ja Highness the Lord Protector, Sir Henry Vane, letter of humble thanksgiving to the Lord President of the Council, in which was their prayer to his ico. Lordship to present their humble submission and ** acknowledgment to his Highness the Lord Protector.” They entrusted to him a memorial “to his Highness and Council,” accompanied by a letter to himself, in which they congratulated themselves on his “interest in the hearts of their superiors, those worthy and noble Senators with whom he had to do in their behalf,” and protested that their “continued and unwearied wishes after the comfortable, honorable, and prosperous proceedings of his Highness and Honorable Council, in all their so weighty affairs, departed not out of their hearts night or day,” and “that they flew as to their refuge, in all civil respects, to his Highness and Honorable Council, as not being subject to any others.” And through him they con- 16:9. veyed their Address to the Protector Richard, in * * which they set forth their “unexpressible sorrow” for “the late departure of his and the nation's most renowned lord and father,” and their “great joy that it had pleased God to provide for the three nations and themselves such a cordial” as was applied in the accession of the new sovereign.” At the first meeting of the government of proclaiming Rhode Island after the arrival of tidings of the “..."
and Mr. Holland.””
more persons to attend the care of that
“A true copy by me.
The discovery of this paper gives significance to two memoranda which I obtained in England. One is an entry in the “Draft Order Books” of the Commonwealth's Council of State: —
“29th September, 1652. [It was ordered] that the business concerning Rhode Island be referred to the consideration of the Committee for Foreign Affairs.”
The other is from a volume containing imperfect memoranda of the proceedings of that Committee, viz.:
“1st October, 1652. That it be reported to the Council that a letter be written to the Plantation of Rhode Island in New England, to give them power to stay all Dutch ships, and to appoint some fit and able person to take care of them, and preserve the state.”
By his advice they sent “a
It was doubtless by the authority of these votes that Harington wrote the letter copied above. One naturally imagines that Clarke was at his ear when it was composed. In Newport this letter was interpreted as an authoritative restoration of the order of things, as formerly established under Williams's charter before Coddington's “obstruction ; ” and a copy was sent, with proposals founded upon it, to the “Commissioners” of the mainland towns (R. I. Rec., I. 259– 261), though a copy had at first been refused (Ibid., 269; comp. 383), perhaps from distrust of the construction which would be put upon it elsewhere. Coddington, however, — to whom were imputed the representations made in England respecting danger from the Dutch (Ibid., 328, 329), — found the tide turned too strongly against him, and gave up the struggle, leaving the towns free to fall back upon the authority to frame their own government, which had been obtained for them by Williams ten years before. In the circumstances thus elucidated, our surprise is lessened at Coddington's saying that he had not “seen anything to show that his commission was annulled.” (See above, p. 359.) * R. I. Rec., I. 328, 346, 364, 395, 416, 421, 422. * Ibid., 283. At the same time they “ordered, that all transactions that had passed formerly under the title of the Bodies of the Liberties of England, &c., should from henceforth be issued out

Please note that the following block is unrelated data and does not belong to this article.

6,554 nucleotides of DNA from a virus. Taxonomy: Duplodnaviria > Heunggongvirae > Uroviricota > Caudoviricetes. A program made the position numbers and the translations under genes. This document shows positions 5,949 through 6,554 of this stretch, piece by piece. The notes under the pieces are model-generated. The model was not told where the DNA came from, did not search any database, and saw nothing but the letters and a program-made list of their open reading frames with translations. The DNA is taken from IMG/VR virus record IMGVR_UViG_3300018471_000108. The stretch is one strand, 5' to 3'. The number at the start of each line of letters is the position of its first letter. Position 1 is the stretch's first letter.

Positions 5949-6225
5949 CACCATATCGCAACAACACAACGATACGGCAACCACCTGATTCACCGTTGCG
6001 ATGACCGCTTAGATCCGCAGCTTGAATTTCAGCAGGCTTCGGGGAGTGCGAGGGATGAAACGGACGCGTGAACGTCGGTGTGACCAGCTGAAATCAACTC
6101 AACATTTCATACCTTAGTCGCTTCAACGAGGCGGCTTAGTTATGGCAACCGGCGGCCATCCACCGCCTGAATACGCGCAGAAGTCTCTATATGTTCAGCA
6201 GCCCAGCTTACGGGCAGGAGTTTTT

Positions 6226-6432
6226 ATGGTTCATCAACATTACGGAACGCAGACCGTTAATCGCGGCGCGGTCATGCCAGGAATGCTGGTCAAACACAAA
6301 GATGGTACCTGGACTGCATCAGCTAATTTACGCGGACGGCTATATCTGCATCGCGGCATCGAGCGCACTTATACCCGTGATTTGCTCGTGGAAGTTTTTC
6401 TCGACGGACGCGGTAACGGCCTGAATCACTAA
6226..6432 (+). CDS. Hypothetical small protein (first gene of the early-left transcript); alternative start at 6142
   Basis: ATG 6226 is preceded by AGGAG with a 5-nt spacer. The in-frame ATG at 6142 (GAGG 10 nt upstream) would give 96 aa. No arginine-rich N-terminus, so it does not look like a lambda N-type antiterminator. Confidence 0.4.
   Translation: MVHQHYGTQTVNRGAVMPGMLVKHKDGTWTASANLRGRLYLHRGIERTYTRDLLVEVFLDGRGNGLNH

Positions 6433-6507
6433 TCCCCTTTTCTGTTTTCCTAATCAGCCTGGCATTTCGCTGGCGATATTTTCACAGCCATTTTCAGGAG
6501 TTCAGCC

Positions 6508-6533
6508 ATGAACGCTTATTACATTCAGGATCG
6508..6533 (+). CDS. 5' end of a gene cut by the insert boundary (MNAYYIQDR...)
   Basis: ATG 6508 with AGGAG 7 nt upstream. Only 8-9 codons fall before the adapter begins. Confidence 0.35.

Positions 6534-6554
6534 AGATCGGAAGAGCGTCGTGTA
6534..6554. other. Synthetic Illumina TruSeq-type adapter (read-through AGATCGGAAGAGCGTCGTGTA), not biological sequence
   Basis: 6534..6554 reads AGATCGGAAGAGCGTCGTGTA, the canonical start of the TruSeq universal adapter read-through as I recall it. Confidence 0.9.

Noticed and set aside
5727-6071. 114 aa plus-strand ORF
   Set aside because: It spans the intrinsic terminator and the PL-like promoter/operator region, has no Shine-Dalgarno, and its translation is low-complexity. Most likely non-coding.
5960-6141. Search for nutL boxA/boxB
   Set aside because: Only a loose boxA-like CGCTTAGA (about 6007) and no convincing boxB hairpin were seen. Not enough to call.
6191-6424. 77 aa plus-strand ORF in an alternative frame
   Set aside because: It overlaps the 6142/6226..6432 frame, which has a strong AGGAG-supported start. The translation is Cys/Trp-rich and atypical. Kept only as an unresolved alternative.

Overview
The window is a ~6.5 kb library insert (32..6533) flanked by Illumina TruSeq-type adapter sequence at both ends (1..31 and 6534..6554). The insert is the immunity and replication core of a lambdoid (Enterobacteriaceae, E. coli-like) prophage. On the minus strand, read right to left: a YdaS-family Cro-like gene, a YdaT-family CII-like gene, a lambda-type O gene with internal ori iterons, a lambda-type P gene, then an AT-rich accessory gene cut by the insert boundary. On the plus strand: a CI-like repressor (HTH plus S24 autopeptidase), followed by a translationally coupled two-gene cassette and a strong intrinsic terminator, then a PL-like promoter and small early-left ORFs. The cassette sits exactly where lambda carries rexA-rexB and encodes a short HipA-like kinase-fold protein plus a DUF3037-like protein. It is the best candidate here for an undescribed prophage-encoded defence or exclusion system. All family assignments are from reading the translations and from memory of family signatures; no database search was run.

restoration of King Charles, orders were passed or is
1658. Nov. 5.
in the name of his Highness, the Lord
Council of State, and from his new
England, Scotland, and Ireland, and
professed that, “for his Highness's per-
that he should be proclaimed the next day with every circumstance of ceremony, and “that all writs, warrants, with all other public transactions, should be from thenceforth issued forth and held in his royal Majesty's name.” At the same time a “commission,” sent to Clarke, constituted him “the undoubted agent and attorney” of the Colony, “to all lawful intents and purposes lawfully tending unto the preservation of all and singular its privileges, liberties, boundaries, and immunities.” Contributions, liberal according to the means of his constituents, were made from time to time, to enable him to pursue the objects of this agency.” The “commission” was issued about a year before Winthrop's arrival in England; but he had been there several months, prosecuting his business, before he heard anything of the designs of Clarke.” His charter for Connecticut had passed through the preliminary stages, and was awaiting the great seal, when it was arrested in consequence of representations made by the RhodeIsland agent. The question raised by him related to the boundary ro, line between the two Colonies. The patent from o" the Earl of Warwick to Lord Say and Sele and others, subsequently transferred from these grantees to the planters on the Connecticut, had described the
* R. I. Rec., I. 432 – 435.
* Ibid., 444, 445, 448, 480, 482, 496, 505 – 507, 509, 510.
* “After the charter was under the great seal and finished, Mr. Clarke then appeared with great opposition, as agent for Rhode Island Colony. He never before made it known to me that he was agent for them [this implies that they had met], nor could I imagine it for a good while after my arrival here. Mr. Alderman Peake told me
he had received letters from Rhode Island, with an Address enclosed, and was desired by those letters to deliver the Address, and afterwards told me he had procured Mr. Mandrick to deliver it. I could not by this conceive they had any other agent. Mr. Clarke might have done their business before my arrival, or all the time since.” (Letter of Winthrop from London, September 2, 1662, in Arnold, History of Rhode Island, I. 380.)